Streamlining Anomaly Detection and Remediation with Edge Observability
June 07, 2022

Ozan Unlu
Edge Delta

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Over the past several years, architectures have become increasingly distributed and datasets have grown at unprecedented rates. Despite these shifts, the tools available to detect issues within your most critical applications and services have remained stuck in a centralized model. In this centralized model, teams must collect, ingest, and index datasets before asking questions upon them to derive any value.

This approach worked well five years ago for most use cases, and now, it still suffices for batching, common information models, correlation, threat feeds, and more. However, when it comes to real-time analytics at large scale — specifically anomaly detection and resolution — there are inherent limitations. As a result, it has become increasingly difficult for DevOps and SRE teams to minimize the impact of issues and ensure high-quality end-user experiences.

In this blog, I'm going to propose a new approach to support real-time use cases — edge observability — that enables you to detect issues as they occur and resolve them in minutes. But first, let' s walk through the current centralized model and the limitations it imposes on DevOps and SRE teams.

Centralized Observability Limits Visibility, Proactive Alerting, and Performance

The challenges created by centralized observability are largely a byproduct of exponential data growth. Shipping, ingesting, and indexing terabytes or even petabytes of data each day is difficult and cost-prohibitive for many businesses. So, teams are forced to predict which datasets meet the criteria to be centralized. The rest is banished to a cold storage destination, where you cannot apply real-time analytics on top of the dataset. For DevOps and SRE teams, this means less visibility and creates the potential that an issue could be present in a non-indexed dataset — meaning the team is unable to detect it.

On top of that, engineers must manually define monitoring logic within their observability platforms to uncover issues in real-time. This is not only time-consuming but puts the onus on the engineer to know every pattern they' d like to alert on upfront. This approach is reactive in nature since teams are often looking for behaviors they' re aware of or have seen before.

Root causing an issue and writing an effective unit test for it has been around for ages, but what happens when you need to detect and resolve an issue that' s never occurred before?

Lastly, the whole process is slow and begs the question, "how fast is real-time?"

Engineers must collect, compress, encrypt, and transfer data to a centralized cloud or data center. Then, they must unpack, ingest, index, and query the data before they can dashboard and alert. These steps naturally create a delta between when an issue actually occurs and when it's alerted upon. This delta grows as volumes increase and query performance degrades.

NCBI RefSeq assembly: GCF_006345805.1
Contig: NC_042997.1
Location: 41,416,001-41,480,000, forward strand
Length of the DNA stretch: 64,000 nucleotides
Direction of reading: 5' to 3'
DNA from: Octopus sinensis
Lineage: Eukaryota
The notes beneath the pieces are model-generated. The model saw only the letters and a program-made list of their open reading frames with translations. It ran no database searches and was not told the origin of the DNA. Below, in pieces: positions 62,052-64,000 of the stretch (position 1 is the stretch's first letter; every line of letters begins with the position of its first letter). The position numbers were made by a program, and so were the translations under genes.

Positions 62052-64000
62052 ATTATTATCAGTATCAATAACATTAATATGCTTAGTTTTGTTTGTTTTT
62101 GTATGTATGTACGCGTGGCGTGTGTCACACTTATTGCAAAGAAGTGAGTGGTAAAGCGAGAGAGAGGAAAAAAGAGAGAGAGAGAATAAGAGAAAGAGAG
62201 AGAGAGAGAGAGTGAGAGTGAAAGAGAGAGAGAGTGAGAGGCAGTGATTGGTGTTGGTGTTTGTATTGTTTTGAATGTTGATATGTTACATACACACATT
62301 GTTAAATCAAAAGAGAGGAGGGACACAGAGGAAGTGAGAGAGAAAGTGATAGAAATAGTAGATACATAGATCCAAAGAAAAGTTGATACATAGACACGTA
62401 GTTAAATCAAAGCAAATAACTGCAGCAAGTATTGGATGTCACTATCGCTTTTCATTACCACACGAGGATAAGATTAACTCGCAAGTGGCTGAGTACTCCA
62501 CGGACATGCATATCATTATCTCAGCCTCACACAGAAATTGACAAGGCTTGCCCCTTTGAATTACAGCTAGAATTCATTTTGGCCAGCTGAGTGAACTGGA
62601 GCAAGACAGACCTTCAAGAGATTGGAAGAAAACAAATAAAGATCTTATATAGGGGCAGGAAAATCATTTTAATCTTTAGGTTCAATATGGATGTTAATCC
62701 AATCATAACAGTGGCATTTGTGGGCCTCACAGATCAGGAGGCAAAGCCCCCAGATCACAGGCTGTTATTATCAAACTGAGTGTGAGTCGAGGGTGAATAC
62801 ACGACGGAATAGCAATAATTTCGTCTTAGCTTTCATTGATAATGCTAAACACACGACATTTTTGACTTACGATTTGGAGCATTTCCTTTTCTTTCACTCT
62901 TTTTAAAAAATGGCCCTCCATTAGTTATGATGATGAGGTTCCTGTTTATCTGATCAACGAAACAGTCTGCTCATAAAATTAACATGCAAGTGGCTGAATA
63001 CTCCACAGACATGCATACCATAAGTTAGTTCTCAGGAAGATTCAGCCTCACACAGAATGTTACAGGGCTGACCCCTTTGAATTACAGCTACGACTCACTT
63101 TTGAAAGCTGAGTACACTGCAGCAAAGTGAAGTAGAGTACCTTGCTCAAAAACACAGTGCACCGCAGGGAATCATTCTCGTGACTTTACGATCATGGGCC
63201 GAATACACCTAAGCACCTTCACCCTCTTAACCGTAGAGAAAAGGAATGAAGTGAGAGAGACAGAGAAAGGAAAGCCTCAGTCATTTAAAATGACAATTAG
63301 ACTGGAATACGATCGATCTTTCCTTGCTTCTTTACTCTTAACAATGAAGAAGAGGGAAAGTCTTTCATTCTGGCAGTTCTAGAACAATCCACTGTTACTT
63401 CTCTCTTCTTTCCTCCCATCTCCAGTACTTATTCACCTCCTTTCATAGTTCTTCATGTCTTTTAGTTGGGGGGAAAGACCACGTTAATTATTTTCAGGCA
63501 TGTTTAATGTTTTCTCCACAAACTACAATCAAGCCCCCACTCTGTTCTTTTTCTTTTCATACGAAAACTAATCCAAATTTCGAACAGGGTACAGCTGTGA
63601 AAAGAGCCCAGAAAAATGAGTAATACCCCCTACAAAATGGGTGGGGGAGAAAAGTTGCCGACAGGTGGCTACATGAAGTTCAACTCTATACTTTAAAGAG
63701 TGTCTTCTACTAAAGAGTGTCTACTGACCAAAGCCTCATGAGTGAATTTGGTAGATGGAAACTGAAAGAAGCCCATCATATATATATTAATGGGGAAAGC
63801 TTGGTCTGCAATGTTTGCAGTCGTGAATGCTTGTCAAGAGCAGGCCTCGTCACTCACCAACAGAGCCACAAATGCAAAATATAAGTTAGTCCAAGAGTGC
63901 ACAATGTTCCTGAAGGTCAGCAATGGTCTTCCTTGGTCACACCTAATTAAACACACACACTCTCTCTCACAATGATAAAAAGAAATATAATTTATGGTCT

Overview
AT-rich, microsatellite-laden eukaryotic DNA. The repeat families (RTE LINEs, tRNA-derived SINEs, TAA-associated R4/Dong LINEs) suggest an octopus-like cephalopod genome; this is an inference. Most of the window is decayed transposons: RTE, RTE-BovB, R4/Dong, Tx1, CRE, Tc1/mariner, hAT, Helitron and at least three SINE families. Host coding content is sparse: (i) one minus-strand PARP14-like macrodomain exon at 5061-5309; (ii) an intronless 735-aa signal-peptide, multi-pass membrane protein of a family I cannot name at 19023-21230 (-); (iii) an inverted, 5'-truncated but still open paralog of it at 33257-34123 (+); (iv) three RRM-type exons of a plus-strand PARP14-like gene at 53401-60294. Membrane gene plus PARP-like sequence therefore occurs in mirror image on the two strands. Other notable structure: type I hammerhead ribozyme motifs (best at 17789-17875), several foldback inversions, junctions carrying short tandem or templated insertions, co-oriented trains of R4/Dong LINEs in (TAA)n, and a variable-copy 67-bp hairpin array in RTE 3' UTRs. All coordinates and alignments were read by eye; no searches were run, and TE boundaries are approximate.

What is Edge Observability?

To detect issues in real-time and repair them in minutes, teams need to complement traditional observability with distributed stream processing and machine learning. Edge observability uses these technologies to push intelligence upstream to the data source. In other words, it calls for starting the analysis on raw telemetry within an organization' s computing environment before routing to downstream platforms.

By starting to analyze your telemetry data at the source, you no longer need to choose which datasets to centralize and which to neglect. Instead, you can process data as it' s created unlocking complete visibility into every dataset — and in turn, every issue.

Machine learning complements this approach by automatically:

■ baselining the datasets

■ detecting changes in behavior

■ determining the likelihood of an anomaly or issue

■ triggering an alert in real-time

Because these operations are all running at the source, alerts are triggered orders of magnitude faster than is possible with the old centralized approach.

It' s critical to point out that the use of machine learning wipes out the need for engineers to build and maintain complex monitoring logic within an observability platform. Instead, the machine learning picks up on negative patterns — even unknown unknowns — and surfaces the full context of the issue (including the raw data associated with it) to streamline root-cause analysis. Though operationalizing machine learning for real-time insights into high volumes has always proved a challenge at scale, distributing this machine learning gives teams the ability to have full access and deep views into all data sets.

Edge Observability Cuts MTTR from Hours to Minutes

Taking this approach, teams can detect anomalous changes in system behavior as soon as they occur and then pinpoint the affected systems/components in a few clicks — all without requiring an engineer to build regex, define parse statements, or run manual queries.

Organizations of all sizes and backgrounds are seeing the value of edge observability. Some are using it to dramatically reduce debugging times while others are gaining visibility into issues they didn' t know were going on. In all situations, it' s clear that analyzing massive volumes of data in real-time calls for a new approach — and this will only become clearer as data continues to grow exponentially. This new approach starts at the edge.

Ozan Unlu is CEO of Edge Delta
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